Instructor: NPM supports custom configuration parameters that you either sign in the package.json or on the command line. Let's create a port key with the value of 1337, which will be the port we'll use when starting up an HTTP server to run our website.
At this point, I could go to the terminal and type npm run env for a list of NPM's variables. If I grep config_port, we'll see that NPM now has that as an environment variable for us to use. Now, let's go back to our package.json and add some server scripts.
First, we'll create a server:create script, which will kick of an HTTP server. While we're thinking about it, let's install that on the command line. HTTP server, we'll install it as a dev dependency. Now, let's go back and tell HTTP server to host our public/$npm package version, and to use the port from our config section, which is NPM package config port.
Our server launch script will open up the browser to the location of our hosted website. It's localhost:npm package config port. Now, let's create a generic server that'll run these two subscripts parallel.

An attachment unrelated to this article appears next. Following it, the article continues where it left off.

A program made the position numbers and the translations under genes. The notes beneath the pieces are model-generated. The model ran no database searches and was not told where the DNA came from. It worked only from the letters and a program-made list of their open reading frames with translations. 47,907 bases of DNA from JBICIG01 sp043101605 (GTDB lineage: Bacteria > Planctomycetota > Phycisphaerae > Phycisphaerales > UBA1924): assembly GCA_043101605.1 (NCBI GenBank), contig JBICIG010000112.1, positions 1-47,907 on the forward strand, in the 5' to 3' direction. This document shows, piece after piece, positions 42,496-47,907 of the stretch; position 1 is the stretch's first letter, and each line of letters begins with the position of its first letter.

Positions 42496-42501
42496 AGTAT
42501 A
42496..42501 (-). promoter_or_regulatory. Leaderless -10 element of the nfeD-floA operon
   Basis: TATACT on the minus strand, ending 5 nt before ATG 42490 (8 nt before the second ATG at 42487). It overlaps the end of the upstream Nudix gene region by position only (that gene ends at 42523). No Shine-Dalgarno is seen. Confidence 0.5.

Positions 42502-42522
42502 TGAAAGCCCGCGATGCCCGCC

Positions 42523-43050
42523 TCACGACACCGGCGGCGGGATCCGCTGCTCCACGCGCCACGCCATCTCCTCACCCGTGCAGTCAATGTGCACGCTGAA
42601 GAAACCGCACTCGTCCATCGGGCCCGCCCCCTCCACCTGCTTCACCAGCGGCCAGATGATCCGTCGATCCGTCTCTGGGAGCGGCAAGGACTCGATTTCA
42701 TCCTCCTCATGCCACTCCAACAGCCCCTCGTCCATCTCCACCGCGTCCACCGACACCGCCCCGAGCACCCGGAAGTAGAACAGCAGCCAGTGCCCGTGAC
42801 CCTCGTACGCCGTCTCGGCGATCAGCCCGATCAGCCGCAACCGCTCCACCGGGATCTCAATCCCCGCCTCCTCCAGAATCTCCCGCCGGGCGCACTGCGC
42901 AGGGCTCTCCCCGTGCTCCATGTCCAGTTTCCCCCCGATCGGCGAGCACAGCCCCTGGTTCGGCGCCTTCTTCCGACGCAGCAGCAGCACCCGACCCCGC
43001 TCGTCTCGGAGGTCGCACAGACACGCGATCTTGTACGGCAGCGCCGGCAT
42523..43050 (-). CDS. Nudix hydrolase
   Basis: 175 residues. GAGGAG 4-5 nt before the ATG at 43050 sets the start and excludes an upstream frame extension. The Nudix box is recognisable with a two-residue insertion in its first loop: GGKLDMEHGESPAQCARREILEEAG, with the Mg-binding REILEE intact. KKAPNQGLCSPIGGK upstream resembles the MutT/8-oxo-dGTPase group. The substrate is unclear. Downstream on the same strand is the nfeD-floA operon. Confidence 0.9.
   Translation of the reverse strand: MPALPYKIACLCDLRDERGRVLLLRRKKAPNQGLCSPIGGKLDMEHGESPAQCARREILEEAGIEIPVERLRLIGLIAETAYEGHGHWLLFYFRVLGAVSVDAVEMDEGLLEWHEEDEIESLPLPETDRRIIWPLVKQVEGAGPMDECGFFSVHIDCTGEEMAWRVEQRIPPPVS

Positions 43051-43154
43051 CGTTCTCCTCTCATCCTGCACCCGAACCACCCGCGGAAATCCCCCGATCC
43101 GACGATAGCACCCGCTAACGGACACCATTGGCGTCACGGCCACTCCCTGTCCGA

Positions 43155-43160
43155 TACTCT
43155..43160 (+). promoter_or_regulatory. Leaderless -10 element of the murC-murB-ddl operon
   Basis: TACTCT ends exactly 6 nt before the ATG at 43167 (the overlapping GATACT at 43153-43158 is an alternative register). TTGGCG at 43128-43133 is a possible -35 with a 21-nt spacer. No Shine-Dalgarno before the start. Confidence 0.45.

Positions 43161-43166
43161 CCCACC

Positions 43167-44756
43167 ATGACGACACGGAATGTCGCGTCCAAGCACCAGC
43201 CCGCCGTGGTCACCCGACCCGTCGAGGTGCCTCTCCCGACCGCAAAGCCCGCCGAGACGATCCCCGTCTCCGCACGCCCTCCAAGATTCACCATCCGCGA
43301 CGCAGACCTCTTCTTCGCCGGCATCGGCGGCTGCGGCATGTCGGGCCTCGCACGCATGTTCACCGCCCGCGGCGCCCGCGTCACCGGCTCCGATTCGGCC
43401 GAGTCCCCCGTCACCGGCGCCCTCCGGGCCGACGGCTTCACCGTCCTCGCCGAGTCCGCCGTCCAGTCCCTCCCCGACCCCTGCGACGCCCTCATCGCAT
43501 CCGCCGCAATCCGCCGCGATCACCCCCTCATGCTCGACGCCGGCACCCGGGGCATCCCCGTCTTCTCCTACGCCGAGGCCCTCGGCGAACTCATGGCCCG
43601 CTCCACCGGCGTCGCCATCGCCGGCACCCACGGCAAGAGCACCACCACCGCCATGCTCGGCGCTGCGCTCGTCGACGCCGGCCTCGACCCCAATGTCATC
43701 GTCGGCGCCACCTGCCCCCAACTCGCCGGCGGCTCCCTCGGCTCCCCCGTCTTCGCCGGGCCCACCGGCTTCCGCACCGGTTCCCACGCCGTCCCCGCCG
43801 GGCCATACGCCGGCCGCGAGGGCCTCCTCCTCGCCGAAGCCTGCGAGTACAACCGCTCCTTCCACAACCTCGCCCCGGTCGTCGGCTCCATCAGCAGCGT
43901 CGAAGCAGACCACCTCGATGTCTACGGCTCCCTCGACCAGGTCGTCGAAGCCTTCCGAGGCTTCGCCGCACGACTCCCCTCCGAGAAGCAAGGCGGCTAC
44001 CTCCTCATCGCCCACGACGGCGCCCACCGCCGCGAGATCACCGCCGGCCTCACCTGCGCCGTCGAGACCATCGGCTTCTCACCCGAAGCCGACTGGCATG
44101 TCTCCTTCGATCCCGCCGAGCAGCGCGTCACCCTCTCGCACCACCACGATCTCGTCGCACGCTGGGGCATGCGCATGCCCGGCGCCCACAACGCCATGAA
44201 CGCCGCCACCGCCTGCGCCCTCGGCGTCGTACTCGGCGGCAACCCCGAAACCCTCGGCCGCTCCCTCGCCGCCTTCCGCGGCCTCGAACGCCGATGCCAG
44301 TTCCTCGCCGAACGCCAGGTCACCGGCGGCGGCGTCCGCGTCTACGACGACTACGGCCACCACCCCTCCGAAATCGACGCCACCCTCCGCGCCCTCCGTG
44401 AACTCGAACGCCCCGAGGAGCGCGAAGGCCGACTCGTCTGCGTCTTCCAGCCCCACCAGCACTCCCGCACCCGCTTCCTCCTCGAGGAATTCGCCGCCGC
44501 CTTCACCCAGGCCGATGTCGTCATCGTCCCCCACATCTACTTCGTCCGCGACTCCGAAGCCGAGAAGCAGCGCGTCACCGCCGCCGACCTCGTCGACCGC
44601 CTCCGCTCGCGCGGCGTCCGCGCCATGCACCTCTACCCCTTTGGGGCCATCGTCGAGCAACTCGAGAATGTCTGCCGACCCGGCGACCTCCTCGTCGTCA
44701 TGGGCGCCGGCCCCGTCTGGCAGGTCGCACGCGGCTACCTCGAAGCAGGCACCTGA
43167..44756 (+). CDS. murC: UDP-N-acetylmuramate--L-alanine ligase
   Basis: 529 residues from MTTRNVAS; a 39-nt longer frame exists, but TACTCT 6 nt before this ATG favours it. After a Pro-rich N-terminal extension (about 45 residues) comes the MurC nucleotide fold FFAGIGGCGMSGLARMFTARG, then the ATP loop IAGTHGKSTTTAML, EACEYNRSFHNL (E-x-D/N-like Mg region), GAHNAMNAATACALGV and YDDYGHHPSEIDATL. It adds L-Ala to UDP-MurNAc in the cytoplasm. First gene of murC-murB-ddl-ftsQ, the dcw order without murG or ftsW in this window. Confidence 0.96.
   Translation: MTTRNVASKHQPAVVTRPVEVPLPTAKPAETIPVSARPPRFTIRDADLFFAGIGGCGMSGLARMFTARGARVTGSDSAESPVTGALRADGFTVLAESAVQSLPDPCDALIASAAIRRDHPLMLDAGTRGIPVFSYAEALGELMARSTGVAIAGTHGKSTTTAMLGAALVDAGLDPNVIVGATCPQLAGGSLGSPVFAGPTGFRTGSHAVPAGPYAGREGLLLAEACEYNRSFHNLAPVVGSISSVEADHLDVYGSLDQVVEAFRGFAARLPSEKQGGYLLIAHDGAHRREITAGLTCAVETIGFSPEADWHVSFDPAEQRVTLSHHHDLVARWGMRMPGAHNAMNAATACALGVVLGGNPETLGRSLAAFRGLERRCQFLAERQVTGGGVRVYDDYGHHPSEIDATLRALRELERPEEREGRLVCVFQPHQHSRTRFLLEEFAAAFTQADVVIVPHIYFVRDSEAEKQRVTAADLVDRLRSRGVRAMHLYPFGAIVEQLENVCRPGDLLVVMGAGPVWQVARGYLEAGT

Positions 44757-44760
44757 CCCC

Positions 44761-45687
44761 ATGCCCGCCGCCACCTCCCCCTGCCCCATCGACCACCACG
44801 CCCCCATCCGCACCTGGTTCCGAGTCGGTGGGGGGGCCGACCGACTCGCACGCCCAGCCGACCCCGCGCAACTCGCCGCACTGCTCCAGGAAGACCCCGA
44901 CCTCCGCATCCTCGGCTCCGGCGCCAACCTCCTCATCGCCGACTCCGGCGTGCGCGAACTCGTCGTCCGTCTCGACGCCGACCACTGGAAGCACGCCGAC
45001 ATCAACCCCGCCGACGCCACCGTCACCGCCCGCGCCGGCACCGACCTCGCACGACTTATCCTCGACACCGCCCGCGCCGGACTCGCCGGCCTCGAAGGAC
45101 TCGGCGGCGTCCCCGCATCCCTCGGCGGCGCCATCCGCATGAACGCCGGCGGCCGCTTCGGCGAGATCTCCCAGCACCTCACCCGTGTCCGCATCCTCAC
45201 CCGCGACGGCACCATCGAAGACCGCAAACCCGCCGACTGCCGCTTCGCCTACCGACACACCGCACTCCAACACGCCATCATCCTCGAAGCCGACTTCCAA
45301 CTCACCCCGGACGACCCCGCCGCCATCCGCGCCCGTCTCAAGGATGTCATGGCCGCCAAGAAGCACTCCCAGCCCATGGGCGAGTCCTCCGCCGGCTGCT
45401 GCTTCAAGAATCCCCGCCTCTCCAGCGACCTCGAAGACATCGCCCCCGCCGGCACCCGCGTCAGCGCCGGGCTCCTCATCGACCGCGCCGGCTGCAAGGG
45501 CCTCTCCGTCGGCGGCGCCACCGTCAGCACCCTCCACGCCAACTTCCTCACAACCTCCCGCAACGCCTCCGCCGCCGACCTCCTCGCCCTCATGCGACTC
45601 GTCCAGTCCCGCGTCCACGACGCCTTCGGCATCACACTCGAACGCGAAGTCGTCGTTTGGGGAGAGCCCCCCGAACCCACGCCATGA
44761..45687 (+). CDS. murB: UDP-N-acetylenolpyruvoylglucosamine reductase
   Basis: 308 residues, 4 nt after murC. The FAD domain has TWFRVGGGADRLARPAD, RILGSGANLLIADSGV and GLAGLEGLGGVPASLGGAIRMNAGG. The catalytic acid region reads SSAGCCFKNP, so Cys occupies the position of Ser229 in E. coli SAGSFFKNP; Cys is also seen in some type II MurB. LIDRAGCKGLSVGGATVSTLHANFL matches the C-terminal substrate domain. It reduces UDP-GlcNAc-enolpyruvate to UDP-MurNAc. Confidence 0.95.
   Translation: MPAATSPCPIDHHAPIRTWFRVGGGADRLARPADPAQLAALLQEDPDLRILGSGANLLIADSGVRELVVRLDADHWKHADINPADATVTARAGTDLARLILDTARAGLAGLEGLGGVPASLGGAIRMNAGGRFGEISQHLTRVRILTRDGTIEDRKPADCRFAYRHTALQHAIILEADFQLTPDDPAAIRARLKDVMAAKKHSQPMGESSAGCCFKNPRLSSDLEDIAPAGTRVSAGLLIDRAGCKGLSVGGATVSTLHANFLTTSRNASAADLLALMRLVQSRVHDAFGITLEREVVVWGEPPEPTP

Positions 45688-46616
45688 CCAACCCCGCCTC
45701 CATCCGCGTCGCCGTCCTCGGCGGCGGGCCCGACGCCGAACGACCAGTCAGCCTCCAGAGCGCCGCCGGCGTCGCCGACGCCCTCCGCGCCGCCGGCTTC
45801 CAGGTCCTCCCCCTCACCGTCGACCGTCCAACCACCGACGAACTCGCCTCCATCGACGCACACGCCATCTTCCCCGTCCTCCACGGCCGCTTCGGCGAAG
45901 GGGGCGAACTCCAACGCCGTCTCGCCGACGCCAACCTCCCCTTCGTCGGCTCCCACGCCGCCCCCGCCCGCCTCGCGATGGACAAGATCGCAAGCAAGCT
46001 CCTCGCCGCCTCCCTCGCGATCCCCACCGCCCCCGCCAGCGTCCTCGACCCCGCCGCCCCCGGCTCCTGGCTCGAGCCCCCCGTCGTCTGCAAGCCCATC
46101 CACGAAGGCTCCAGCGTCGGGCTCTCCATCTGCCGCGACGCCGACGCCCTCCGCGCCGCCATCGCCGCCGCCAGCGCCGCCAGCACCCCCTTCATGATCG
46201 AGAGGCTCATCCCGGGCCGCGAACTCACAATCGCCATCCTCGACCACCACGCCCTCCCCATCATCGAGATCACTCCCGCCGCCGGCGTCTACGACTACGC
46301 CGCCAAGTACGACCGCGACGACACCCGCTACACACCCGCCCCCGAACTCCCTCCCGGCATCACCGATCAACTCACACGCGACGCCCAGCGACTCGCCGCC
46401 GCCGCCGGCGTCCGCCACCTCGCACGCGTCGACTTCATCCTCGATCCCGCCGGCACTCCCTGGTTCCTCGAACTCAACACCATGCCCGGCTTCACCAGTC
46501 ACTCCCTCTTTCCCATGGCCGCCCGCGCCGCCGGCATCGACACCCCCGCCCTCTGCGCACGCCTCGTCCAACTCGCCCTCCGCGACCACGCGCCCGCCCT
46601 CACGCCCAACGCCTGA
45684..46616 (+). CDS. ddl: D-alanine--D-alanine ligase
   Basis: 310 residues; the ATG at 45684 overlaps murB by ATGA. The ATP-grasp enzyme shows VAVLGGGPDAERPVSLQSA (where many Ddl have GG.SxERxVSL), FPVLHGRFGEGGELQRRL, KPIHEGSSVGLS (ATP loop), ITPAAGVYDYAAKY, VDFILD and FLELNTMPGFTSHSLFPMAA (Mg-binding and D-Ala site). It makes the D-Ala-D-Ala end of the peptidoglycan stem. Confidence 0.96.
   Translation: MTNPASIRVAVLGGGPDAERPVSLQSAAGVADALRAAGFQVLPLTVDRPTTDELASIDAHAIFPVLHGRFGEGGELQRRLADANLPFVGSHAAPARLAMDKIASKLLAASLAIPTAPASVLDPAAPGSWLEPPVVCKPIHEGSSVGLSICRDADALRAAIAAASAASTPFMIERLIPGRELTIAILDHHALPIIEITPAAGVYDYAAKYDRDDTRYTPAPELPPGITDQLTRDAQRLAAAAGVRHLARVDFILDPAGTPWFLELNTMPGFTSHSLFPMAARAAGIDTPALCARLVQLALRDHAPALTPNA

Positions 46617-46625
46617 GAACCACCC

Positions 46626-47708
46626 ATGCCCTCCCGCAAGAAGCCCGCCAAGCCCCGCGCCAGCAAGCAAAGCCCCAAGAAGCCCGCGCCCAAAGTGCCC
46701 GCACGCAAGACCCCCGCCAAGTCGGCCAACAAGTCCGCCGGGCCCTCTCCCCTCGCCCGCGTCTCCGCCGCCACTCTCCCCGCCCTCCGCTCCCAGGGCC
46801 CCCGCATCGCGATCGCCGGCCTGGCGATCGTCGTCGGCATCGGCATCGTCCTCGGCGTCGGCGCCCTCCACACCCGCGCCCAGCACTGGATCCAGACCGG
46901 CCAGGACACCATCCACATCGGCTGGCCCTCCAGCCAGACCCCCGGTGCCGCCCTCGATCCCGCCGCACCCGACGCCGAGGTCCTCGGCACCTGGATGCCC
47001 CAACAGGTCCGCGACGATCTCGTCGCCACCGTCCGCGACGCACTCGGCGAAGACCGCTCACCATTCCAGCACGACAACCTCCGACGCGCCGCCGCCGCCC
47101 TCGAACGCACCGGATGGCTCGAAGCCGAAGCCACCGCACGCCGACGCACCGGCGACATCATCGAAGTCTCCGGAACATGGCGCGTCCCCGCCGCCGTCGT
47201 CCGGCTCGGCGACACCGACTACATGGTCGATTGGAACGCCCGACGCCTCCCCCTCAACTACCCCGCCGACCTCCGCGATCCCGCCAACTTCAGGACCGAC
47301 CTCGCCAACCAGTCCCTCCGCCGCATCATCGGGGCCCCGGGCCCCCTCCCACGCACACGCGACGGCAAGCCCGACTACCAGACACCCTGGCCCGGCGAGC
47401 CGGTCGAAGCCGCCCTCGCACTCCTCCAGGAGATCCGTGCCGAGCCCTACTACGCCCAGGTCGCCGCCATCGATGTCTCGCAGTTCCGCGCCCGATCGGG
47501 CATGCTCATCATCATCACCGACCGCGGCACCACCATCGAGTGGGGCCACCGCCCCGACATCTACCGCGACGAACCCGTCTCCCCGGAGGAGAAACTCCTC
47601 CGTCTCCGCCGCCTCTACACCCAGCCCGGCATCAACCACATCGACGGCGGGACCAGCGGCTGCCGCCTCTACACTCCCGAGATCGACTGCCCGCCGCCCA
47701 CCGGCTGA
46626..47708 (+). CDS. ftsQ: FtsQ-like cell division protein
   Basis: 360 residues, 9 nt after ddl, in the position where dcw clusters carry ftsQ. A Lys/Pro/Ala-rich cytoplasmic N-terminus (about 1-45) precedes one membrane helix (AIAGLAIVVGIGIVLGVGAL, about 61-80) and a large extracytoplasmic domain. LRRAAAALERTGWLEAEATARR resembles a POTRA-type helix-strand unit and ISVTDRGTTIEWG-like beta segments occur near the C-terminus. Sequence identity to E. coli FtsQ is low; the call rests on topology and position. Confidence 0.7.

We'll say npm run all, and we'll say parallel. We'll say server:*. Finally, we'll create a post start script that'll run both our build and our server. Now, if we save that and go back to our terminal, we should be able to type npm start, which will start our main script, executing and gathering all of React's file size information.
You could also override the config value from the command line. If we typed npm config set, and then the name of our package, which is React File Size, with a colon, and saying port, we could override the value to 1338.
Now, if we kick off npm run server, it'll kick up a server with port 1338, instead of the default 1337, which is our package.json file. Sure enough, it did. You could list NPM's configurations with npm config lists.
If we pipe that to Grep and look for React, sure enough, we could find our variable. However, you may want to delete this override. You could do so by npm config delete react-file-size:port. Now, if we were to look in the list again, it wouldn't find it.